Arts + Culture
Tackling the wide world of espionage, amateur stalking, and clowns on pogo sticks, San Francisco's beloved sketch comedy group gives James Bond the lobster treatment. (The deliciously Scottish James Bond, rather than the Pierce Brosnan incarnation who, you must admit, fights like a girl.)
The best that can be said of The Karate Kid, a bloated but diverting remake of the 1984 original, is that most of its two-and-a-half hour running time reflects a near-flawless reprise. The names and faces have changed, as has the setting, with China replacing sunny Southern California. But the essence of the story hasn’t changed an iota.
No need to pity the fool. If spending your weekend with B.A. Baracus and the rest of the reconstituted A-Team doesn't strike your fancy, you still have time to catch Michael Douglas' mesmerizing turn in Solitary Man, or Noomi Rapace's astonishing coming-out party in The Girl With the Dragon Tattoo. Here, as always, are some of the finest films currently playing at an indie theater near you.
1. Burning Man Film Festival
Where: Red Vic Movie House, 1727 Haight St., 415-668-3994
When: June 12-13
Proving the distance between rural Virginia and San Francisco is much farther than can be expressed in mere mileage, Forever Never Comes is a lively ode to playwright Enrique Urueta's hometown. It's also a darkly funny love story - a young trans man loves a young woman, but their romantic arc is complicated by her nightmares about her brother's death and then complicated more when she strikes a deal with an otherworldly creature who isn't forgiving of debts. Urueta calls it "a psycho-southern queer country dance tragedy," and really, how can you improve on a label like that? (Note: you can't.)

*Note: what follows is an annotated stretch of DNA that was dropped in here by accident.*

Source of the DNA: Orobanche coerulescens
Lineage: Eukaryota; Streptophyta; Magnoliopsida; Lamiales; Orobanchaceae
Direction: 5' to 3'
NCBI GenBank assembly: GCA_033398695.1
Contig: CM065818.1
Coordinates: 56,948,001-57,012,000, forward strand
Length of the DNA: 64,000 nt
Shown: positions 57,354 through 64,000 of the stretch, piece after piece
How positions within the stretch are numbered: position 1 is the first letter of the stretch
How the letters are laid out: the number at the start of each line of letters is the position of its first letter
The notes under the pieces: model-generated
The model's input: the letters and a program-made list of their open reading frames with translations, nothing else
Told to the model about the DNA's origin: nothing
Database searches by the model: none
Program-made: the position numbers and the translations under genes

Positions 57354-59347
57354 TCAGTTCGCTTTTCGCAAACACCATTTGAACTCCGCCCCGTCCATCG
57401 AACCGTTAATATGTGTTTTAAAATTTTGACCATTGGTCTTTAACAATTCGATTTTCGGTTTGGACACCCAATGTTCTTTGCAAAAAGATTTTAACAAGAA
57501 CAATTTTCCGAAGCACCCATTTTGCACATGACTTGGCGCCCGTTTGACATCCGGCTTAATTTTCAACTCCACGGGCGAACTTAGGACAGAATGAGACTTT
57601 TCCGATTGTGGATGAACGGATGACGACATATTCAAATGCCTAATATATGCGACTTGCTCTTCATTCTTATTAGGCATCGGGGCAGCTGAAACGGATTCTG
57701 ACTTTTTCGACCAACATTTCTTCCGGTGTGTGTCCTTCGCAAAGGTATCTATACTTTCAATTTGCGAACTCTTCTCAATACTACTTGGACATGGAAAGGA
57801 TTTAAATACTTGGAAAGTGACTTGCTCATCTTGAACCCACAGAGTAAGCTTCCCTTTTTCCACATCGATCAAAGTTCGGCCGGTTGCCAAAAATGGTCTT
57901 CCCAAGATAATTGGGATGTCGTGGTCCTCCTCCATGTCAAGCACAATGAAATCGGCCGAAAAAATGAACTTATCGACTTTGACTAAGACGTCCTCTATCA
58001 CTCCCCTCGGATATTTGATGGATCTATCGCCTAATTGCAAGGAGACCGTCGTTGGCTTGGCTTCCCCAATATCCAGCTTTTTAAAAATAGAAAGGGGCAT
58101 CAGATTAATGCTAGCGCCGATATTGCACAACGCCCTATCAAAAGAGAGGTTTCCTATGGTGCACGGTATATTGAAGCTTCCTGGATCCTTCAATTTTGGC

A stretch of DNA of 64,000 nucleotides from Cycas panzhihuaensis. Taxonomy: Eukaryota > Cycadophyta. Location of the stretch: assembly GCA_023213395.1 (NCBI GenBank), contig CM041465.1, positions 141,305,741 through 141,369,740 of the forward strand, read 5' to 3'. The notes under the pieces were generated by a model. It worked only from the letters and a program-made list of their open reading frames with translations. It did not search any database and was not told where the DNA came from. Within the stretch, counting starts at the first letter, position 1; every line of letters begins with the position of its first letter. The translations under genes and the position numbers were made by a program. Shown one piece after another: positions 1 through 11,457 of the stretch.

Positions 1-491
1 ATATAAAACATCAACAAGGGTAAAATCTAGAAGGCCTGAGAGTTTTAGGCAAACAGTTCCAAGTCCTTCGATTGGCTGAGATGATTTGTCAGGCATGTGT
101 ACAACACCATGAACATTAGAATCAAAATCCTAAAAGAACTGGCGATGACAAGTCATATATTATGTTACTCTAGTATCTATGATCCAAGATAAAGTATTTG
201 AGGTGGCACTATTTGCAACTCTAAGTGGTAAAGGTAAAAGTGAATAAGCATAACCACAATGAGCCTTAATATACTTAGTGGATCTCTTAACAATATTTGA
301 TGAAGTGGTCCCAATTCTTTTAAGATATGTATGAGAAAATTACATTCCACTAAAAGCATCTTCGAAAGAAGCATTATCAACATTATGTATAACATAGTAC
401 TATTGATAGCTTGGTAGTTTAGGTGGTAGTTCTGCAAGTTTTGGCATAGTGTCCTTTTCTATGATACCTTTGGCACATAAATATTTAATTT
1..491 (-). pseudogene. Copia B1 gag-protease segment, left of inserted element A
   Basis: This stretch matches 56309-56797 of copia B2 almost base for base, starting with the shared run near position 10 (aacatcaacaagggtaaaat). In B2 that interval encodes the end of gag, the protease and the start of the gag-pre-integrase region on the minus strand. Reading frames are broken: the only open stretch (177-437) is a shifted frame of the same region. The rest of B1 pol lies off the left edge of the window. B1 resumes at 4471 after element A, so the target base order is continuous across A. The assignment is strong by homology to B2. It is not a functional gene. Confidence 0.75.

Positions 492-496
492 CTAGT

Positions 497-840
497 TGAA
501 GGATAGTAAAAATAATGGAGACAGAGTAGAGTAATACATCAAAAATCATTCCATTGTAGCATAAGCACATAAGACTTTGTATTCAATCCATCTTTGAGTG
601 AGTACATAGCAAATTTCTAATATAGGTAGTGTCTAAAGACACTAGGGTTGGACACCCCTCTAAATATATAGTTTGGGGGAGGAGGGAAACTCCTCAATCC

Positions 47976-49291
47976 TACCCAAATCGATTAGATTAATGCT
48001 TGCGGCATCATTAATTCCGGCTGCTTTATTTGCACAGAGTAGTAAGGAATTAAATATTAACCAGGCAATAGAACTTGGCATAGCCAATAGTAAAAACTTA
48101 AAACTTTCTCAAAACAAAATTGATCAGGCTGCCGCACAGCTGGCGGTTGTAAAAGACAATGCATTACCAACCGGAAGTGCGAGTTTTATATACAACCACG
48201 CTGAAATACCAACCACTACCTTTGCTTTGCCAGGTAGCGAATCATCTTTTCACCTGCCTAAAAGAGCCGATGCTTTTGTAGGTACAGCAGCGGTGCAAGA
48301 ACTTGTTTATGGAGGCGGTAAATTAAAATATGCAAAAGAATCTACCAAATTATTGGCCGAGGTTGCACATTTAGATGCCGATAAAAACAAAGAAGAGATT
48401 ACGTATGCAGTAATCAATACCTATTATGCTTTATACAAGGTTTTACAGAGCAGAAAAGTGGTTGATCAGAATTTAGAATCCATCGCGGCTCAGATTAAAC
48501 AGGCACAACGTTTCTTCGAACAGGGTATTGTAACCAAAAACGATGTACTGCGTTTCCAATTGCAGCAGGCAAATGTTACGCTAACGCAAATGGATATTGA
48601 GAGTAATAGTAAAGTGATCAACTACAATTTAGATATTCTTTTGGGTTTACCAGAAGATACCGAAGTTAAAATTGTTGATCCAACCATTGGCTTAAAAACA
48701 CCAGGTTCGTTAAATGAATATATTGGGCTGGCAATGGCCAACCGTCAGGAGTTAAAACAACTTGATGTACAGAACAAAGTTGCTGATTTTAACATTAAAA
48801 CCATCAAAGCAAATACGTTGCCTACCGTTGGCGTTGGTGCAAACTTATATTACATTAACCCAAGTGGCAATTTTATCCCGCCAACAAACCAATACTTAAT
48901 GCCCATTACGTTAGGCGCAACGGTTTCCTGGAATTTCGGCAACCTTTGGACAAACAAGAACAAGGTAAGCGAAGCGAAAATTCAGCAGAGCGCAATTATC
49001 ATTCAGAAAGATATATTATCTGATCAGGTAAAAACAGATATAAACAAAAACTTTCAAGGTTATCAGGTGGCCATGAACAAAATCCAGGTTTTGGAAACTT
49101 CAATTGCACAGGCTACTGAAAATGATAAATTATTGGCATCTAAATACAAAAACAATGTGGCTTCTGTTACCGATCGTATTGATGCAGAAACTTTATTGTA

Now that Hollywood has exhausted most of the best-known ’70s TV series, directors like Joe Carnahan, 41, can sink their teeth into big-screen adaptations of the shows they grew up with – in this case, Stephen Cannell and Frank Lupo’s family-friendly ’80s fantasy about a team of noble vigilantes-for-hire, framed for robbing a Hanoi bank during the Vietnam War.
Baghdad replaces Hanoi in Carnahan’s flashy update, which finds the fighting foursome wrongfully blamed for stealing U.S. Treasury minting plates, but little else has changed.
"You expect us to believe in fairy tales?” It’s the most telling question posed in Neil Jordan’s winsome fable about an Irish fisherman who catches a pale young beauty in his net, and the answer is yes. Jordan, whose last fantasy, The Brave One (2007), was a sleazy celebration of vigilantism masquerading as something more, returns here asking us to suspend disbelief, and this time we’re happy to comply.
Chalk another one up for the west coast vintage pop revival. Fat Possum has signed Sonny and the Sunsets. SF-based (geo-locate him in Sunset district) Sonny Smith started up the all-star filled Sunsets back in 2007 [read Shayde Sartin & Tim Cohen (of the Fresh & Onlys), Tahlia Harbour (of Citay and The Dry Spells), Ryan Browne and Kelley Stoltz (Sub Pop Recordings)].
Grief - and what occurs in the space between loss and healing - is explored via Jenny Schwartz's adeptly fragmented prose in God's Ear. When a couple's son drowns, they're bowled over by the expected guilt, love, and pain. But life's ceaselessly marching parade of waiting rooms and loose teeth and barroom insults don't stand quietly by until the confusion passes.
Schwartz's fragmented language and director Erika Chong Shuch's swirl of movement are a compelling frame for the bravery and mistakes and hallucinations (in the guise of cameos by the Tooth Fairy and G.I. Joe) that occur as parents navigate their loss.
In the past year and a half, pedal steel guitarist Robert Randolph has spent over $5,000 on iTunes. "Before this record, I didn't sift through music past the seventies," says Randolph. So he's been catching up. Guided by the legendary T Bone Burnett, Randolph mined the canon of 20th century African-American music, pulling from gospel, blues, rock and field recordings from as far back as the '20s to find inspiration for his new album, We Walk This Road, which comes out on June 22. "T Bone is a link between the past and the present," notes Randolph. "He listens to music our grandmothers would listen to as children - the music people working in the fields across the south likely sang nearly a century ago. These are the real roots of rock and roll, where everything comes from.